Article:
Mission Beach: USD’s second home
For decades, many students at the University of San Diego have called Mission Beach home. These students, usually upperclassmen, choose to move to the beach with their friends and share a house together just steps from the ocean.
Before 2015, students at USD were only required to live on campus for their freshman year. This enabled students to choose where they wanted to live after that first year. Before 2013, the main option for many students was Mission Beach, so many would move there immediately after freshman year.
However, another option was introduced to the USD community when Carmel Pacific Ridge, a luxury apartment complex, was built in 2013 right across from campus. The apartments gained popularity by providing amenities, proximity to campus, and large apartments that seemed to outshine many beach houses. For these reasons, many students choose to move in there, especially for sophomore year.
Senior Erica Shutty said she once considered moving to the beach, but she has lived in Carmel since her sophomore year.
“I don’t like the idea of people coming into my house, as the houses down at the beach don’t seem secure, and I hated the idea of having to commute to USD every day where there is never parking on campus,” Shutty said.
She also mentioned safety as another reason why she chose to live at Carmel instead of the beach.
“I think Mission Beach isn’t as popular as it used to be,” Shutty said. “I think after all the crime that happens, it is becoming a less desirable living area for students.”
Last year, a major crime occurred in Mission Beach involving a USD student. Late at night in the middle of spring break season, a USD junior was severely beat up during a fight in an alley.
There are also frequent reports of cars being stolen, assaults, and burglaries in Mission Beach. According to point2homes.com, an extensive website that gives demographic and crime statistics for specific areas, Mission Beach is slightly above the national average for yearly crime rates. That being said, however, it is quadruple the national average for automotive thefts. These crimes have not stopped many USD students from living at the beach.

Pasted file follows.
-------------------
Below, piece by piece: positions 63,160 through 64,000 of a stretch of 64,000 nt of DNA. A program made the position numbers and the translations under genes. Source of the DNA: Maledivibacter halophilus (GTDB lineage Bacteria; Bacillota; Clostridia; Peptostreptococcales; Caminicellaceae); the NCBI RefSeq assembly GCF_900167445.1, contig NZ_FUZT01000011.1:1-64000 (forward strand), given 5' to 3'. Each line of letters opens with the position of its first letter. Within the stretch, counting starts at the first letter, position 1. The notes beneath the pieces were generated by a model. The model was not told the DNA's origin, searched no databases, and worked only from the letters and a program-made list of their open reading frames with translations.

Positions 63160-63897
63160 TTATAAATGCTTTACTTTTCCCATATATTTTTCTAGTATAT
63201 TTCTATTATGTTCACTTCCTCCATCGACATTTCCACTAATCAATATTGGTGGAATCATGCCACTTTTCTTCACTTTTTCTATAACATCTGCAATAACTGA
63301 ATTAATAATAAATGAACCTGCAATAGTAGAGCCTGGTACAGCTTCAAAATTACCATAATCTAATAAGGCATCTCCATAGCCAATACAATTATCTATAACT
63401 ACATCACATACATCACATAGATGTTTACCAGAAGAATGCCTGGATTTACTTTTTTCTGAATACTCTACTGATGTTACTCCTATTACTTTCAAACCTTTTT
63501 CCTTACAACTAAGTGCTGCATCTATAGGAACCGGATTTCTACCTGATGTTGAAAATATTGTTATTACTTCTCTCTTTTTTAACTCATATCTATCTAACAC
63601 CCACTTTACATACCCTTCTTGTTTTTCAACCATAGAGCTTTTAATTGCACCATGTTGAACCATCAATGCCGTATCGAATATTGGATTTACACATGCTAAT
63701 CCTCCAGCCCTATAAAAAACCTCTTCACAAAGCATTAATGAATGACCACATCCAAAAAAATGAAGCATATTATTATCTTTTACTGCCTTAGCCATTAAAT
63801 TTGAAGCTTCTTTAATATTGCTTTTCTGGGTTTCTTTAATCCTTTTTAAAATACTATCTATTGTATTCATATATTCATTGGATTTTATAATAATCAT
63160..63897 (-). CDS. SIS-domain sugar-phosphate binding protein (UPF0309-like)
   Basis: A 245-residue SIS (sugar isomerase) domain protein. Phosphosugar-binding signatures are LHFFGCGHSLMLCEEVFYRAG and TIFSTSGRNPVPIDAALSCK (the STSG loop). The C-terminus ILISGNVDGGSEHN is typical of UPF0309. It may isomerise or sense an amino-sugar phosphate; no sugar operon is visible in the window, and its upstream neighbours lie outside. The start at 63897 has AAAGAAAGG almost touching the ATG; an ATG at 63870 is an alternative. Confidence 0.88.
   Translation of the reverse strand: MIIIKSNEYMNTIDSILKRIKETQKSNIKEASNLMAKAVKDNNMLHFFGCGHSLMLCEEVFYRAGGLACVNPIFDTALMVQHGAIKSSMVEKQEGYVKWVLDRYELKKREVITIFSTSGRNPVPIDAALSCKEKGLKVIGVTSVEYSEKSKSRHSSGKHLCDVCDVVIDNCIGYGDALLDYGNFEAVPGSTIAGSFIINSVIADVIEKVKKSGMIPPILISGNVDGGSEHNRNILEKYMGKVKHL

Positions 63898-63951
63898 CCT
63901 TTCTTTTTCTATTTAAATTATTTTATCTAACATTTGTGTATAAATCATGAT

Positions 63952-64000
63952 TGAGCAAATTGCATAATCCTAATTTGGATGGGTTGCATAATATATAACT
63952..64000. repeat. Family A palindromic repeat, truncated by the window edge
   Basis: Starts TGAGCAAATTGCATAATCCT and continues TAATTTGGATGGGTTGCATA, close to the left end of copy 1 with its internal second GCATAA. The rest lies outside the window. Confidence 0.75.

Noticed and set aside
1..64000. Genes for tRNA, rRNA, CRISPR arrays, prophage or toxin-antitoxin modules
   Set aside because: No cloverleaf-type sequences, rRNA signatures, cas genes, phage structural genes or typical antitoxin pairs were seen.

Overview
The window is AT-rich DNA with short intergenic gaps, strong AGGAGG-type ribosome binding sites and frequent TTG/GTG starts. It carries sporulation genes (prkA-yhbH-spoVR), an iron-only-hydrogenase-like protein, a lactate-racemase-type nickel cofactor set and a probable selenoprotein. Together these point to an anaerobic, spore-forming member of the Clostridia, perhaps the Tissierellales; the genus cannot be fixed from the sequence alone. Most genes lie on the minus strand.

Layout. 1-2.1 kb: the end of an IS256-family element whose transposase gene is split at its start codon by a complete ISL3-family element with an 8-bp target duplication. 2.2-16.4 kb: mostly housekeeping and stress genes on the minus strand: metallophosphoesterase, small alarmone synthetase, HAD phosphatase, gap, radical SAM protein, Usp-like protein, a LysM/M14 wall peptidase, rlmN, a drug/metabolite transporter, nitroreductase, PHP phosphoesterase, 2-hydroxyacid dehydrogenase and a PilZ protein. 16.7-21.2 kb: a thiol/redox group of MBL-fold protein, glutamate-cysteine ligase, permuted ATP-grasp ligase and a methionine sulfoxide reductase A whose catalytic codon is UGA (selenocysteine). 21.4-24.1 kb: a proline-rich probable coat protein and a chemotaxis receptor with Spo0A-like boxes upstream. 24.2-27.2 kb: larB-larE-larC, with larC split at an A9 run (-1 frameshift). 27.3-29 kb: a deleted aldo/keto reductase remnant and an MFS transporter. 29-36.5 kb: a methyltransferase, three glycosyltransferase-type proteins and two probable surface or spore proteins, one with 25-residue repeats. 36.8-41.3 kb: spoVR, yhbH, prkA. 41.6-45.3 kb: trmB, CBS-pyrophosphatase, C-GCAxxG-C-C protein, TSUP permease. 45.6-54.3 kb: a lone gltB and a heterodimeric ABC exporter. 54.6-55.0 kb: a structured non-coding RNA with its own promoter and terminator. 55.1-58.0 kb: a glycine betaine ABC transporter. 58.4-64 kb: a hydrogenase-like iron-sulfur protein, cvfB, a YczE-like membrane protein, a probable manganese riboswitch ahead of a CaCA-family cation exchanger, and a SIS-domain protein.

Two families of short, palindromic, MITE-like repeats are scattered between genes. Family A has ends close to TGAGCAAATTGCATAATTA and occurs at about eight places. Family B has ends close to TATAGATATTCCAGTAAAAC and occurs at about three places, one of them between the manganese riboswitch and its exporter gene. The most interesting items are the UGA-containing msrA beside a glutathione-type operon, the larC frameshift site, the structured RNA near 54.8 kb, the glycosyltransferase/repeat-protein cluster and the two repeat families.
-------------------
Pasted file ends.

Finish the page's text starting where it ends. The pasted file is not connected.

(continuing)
Junior Barrett Thornton thinks living at Mission Beach is a vital part of USD culture.
“Mission Beach will never die, it is the reason people come to USD, to live on the beach,” Thornton said.
To his point, there are many perks of being in college in beautiful San Diego and living right on the beach with friends.
Junior Davey Andrew, who is originally from Hawaii, attested to these perks. Andrew said he loves living at the beach now that he is in San Diego.
“There is nothing like playing spike ball and tossing around the old football with the boys,” Andrew said. “The beach is more than a residence; it is a way of life.”
Many students seem to share this sentiment. The Carmel apartments have also raised their arguably pricey rent. This has caused many students to move out and look for other housing options that are cheaper and more student-friendly. Some students have moved downtown or to Pacific Beach. More often than not, if they don’t end up at Carmel or stay on campus, students still move to Mission Beach.
Mission Beach has been a staple of Torero life for decades. For the most part, that doesn’t seem to be changing.
Junior Kate Coats has lived at the beach for one semester since she returned from abroad.
“I love living steps away from the ocean, the bay, great restaurants, and coffee shops,” Coats said. “I think it is worth the inconvenience of parking, living in older homes, and commuting to USD,” Coats said.
Although the standard for college living has changed in many ways, many students at USD, seem to believe that Mission Beach living is part of USD’s culture. Despite other housing options, the beach still seems to remain a top contender for USD students.
By Lexie Fahey, Contributor